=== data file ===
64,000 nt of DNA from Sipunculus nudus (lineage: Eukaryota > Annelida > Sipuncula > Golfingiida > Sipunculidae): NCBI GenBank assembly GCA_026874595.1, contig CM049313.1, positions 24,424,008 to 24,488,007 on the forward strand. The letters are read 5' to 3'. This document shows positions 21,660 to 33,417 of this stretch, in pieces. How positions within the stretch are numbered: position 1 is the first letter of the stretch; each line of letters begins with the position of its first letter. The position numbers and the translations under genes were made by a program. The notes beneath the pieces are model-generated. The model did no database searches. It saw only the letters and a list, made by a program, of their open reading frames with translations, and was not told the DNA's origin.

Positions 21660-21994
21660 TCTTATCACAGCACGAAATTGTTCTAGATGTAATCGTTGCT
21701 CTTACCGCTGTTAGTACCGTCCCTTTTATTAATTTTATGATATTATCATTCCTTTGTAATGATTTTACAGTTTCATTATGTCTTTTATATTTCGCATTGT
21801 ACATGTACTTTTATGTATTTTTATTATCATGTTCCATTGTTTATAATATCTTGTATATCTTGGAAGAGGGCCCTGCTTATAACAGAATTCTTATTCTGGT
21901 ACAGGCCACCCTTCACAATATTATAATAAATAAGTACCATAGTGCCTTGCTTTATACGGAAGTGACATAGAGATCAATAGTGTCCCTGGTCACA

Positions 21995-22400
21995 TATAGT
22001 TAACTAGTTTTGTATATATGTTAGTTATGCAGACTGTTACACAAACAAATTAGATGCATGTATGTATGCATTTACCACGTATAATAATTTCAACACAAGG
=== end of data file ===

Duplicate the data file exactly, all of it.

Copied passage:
64,000 nt of DNA from Sipunculus nudus (lineage: Eukaryota > Annelida > Sipuncula > Golfingiida > Sipunculidae): NCBI GenBank assembly GCA_026874595.1, contig CM049313.1, positions 24,424,008 to 24,488,007 on the forward strand. The letters are read 5' to 3'. This document shows positions 21,660 to 33,417 of this stretch, in pieces. How positions within the stretch are numbered: position 1 is the first letter of the stretch; each line of letters begins with the position of its first letter. The position numbers and the translations under genes were made by a program. The notes beneath the pieces are model-generated. The model did no database searches. It saw only the letters and a list, made by a program, of their open reading frames with translations, and was not told the DNA's origin.

Positions 21660-21994
21660 TCTTATCACAGCACGAAATTGTTCTAGATGTAATCGTTGCT
21701 CTTACCGCTGTTAGTACCGTCCCTTTTATTAATTTTATGATATTATCATTCCTTTGTAATGATTTTACAGTTTCATTATGTCTTTTATATTTCGCATTGT
21801 ACATGTACTTTTATGTATTTTTATTATCATGTTCCATTGTTTATAATATCTTGTATATCTTGGAAGAGGGCCCTGCTTATAACAGAATTCTTATTCTGGT
21901 ACAGGCCACCCTTCACAATATTATAATAAATAAGTACCATAGTGCCTTGCTTTATACGGAAGTGACATAGAGATCAATAGTGTCCCTGGTCACA

Positions 21995-22400
21995 TATAGT
22001 TAACTAGTTTTGTATATATGTTAGTTATGCAGACTGTTACACAAACAAATTAGATGCATGTATGTATGCATTTACCACGTATAATAATTTCAACACAAGG